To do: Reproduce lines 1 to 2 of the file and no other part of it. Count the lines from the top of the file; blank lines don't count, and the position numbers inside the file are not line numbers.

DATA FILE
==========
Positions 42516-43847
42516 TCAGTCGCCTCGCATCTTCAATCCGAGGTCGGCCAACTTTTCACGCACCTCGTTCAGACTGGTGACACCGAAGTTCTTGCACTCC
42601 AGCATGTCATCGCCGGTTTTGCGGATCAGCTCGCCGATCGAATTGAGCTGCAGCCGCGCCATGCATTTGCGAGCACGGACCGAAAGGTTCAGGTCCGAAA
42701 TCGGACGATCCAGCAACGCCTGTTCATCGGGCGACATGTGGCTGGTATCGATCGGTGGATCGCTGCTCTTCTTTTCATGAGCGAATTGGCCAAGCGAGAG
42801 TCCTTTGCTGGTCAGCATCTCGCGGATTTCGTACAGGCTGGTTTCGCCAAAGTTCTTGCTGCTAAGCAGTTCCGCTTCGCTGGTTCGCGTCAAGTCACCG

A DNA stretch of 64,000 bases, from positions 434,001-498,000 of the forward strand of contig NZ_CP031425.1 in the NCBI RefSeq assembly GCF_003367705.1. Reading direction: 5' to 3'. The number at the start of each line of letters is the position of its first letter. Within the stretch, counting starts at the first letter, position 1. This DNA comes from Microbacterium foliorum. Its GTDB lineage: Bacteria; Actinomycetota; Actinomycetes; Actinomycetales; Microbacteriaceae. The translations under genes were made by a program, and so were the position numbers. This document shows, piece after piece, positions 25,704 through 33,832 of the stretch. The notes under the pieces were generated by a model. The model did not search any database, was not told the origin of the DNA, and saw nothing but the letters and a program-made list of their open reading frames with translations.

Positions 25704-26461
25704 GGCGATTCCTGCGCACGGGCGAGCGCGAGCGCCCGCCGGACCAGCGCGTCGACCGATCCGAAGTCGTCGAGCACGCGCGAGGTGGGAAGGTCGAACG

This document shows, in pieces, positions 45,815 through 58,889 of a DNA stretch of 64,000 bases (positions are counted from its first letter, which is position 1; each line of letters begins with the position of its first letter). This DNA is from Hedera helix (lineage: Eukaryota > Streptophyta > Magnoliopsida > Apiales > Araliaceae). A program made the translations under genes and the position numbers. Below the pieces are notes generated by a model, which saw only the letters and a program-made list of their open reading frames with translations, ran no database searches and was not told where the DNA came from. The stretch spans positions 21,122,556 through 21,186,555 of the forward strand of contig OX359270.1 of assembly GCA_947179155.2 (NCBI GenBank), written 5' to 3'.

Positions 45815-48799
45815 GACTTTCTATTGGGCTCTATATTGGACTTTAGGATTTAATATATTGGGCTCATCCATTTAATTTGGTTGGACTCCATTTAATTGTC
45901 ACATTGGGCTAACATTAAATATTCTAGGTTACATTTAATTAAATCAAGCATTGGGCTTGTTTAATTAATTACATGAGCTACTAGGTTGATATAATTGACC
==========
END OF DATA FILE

Positions 42516-43847
42516 TCAGTCGCCTCGCATCTTCAATCCGAGGTCGGCCAACTTTTCACGCACCTCGTTCAGACTGGTGACACCGAAGTTCTTGCACTCC